Pursuant to Rule 216, a party to an action may serve another party to that action with a written request for his admission of "any specified relevant fact set forth in" that request. 134 Ill. 2d R. 216(a); see P.R.S. International, 184 Ill. 2d at 234. The party receiving the request then has 28 days in which to either deny or object to the request. See 134 Ill. 2d R. 216(c). If he does neither, those factual matters in the request are deemed judicial admissions which cannot later be controverted by any contradictory evidence. See 134 Ill. 2d R. 216(c); see also Banco Popular v. Beneficial Systems, Inc., 335 Ill. App. 3d 196, 208 (2002) (failure to respond as required by Rule 216(c) results in admission of facts which cannot later be disputed).
However, Rule 216 applies exclusively to the admission of facts or "ultimate facts" which might give rise to legal conclusions. See P.R.S. International, 184 Ill. 2d at 236, 239; Walker v. Valor Insurance Co., 314 Ill. App. 3d 55, 62 (2000) ("Rule 216 applies only to the admission of facts"). Thus, a party may not include legal conclusions in his request to admit. See P.R.S. International, 184 Ill. 2d at 236; Walker, 314 Ill. App. 3d at 62 ("legal conclusions may not be admitted or included in a Rule 216 request"). Any question propounded in the request to admit which seeks the admission of a conclusion of law is improper in form (see P.R.S. International, 184 Ill. 2d at 236), and the failure to respond to that question does not result in a judicial admission. See P.R.S. International, 184 Ill. 2d at 239; accord Banco Popular, 335 Ill. App. 3d at 209; see also Hubeny v. Chairse, 305 Ill. App. 3d 1038, 1043 (1999) (if request asks party to admit to conclusion of law, party's failure to respond is irrelevant and "a trial on the issue" is "required").
Accordingly, we must determine whether the defendant's request to admit to which plaintiff did not respond properly included questions of fact, and subsequently, whether these facts deemed admitted due to plaintiff's failure to respond support the trial court's award of summary judgment to defendant.
With respect to question 1, we find that, contrary to plaintiff's contention, this is a question of fact. Specifically, it asked:
"1. Do you admit that on June 2, 1999, that the Plaintiff did not operate, maintain, or control a certain motor vehicle on a working ramp at O'Hare Airport ***?"
Through this question, defendant sought an admission from plaintiff that plaintiff was not present on the service ramp at the time of the alleged incident. This is clearly a question of fact. See Hubeny, 305 Ill. App. 3d at 1044 (question in request to admit seeking admission of whether an action was taken or an event occurred is a question of fact); see also Pryor v. Industrial Comm'n, 201 Ill. App. 3d 1, 5 (1990) (whether accident occurred and who was present are issues of fact). Thus, plaintiff's failure to respond to question 1 results in its admission. See P.R.S. International, 184 Ill. 2d at 239.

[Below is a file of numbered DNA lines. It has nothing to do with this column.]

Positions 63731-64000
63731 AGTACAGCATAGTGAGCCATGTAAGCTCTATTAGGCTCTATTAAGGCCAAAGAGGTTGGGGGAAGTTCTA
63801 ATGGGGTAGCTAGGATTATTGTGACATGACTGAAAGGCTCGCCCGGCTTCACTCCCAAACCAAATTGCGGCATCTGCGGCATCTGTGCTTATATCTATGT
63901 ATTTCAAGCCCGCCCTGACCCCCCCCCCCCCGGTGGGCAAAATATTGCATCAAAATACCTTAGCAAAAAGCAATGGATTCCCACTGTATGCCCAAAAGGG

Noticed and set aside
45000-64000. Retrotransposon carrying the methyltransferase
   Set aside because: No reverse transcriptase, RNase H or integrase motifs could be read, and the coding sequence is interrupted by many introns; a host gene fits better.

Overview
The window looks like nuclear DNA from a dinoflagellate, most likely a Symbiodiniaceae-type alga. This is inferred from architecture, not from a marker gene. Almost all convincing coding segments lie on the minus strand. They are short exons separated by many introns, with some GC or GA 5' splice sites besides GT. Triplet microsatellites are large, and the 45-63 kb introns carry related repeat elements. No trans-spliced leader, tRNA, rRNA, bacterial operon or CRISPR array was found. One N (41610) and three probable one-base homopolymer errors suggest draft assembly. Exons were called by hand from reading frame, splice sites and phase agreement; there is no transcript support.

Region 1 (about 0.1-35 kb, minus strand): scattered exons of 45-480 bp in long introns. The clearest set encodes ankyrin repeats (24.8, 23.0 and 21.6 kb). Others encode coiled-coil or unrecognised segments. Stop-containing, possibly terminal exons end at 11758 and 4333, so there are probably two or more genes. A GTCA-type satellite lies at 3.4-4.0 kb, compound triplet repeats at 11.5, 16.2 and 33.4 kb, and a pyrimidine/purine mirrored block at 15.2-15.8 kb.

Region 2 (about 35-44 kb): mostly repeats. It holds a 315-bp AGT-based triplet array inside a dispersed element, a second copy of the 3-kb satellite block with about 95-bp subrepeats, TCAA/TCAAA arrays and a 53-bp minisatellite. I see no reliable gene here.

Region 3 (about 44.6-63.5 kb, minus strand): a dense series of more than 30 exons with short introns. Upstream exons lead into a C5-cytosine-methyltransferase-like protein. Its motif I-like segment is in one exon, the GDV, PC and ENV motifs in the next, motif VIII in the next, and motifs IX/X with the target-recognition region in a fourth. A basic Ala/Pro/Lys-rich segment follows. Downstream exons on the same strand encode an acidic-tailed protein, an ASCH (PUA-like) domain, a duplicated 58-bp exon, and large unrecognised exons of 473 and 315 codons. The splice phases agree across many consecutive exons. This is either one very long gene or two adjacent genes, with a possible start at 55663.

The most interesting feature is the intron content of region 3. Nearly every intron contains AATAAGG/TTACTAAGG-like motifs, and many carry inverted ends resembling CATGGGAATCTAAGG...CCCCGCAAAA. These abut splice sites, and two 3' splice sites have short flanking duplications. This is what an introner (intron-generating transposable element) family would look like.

Likewise, question 2 of defendant's request to admit asked:
"2. Do you admit that on the aforesaid date, and time, the Defendant *** did not own or operate a certain motor vehicle, at O'Hare Airport on [the same] working service ramp ***?"
This too is a question of fact, as it sought an admission from plaintiff that defendant was not present at the scene of the alleged incident. See Hubeny, 305 Ill. App. 3d at 1044; Pryor, 201 Ill. App. 3d at 5. Because plaintiff failed to respond to this question of fact, it is deemed admitted. See P.R.S. International, 184 Ill. 2d at 239.
Question 3 of defendant's request to admit asked:
"3. Do you admit that on the aforementioned dates, times and places *** did the Defendant *** own [sic] a certain motor vehicle being operated, maintained and controlled by its agents, servants and/or employees, which came in contact with the vehicle operated by the Plaintiff?"
In propounding this question, defendant sought the admission by plaintiff that his motor vehicle and a motor vehicle being driven by defendant's agent collided on the service ramp on the day in question. Just as questions 1 and 2 in the request to admit, this is a question of fact, dealing with whether an event, namely the accident, actually occurred. See Hubeny, 305 Ill. App. 3d at 1044; Pryor, 201 Ill. App. 3d at 5. Thus, plaintiff's failure to respond to this question also constitutes an admission. See P.R.S. International, 184 Ill. 2d at 239.
Therefore, we find that questions 1, 2 and 3 are questions of fact that were properly included in defendant's request to admit. Thus, plaintiff's failure to respond to them, namely, to deny them or object to their content within 28 days as mandated under the auspices of Rule 216, results in their admission. See 134 Ill. 2d R. 216; P.R.S. International, 184 Ill. 2d at 235-36 (Rule 216 is not a suggestion but, rather, a rule that must strictly be obeyed and enforced). Accordingly, these admissions cannot be controverted by any contradictory evidence. See 134 Ill. 2d R. 216(c); accord Banco Popular, 335 Ill. App. 3d at 208.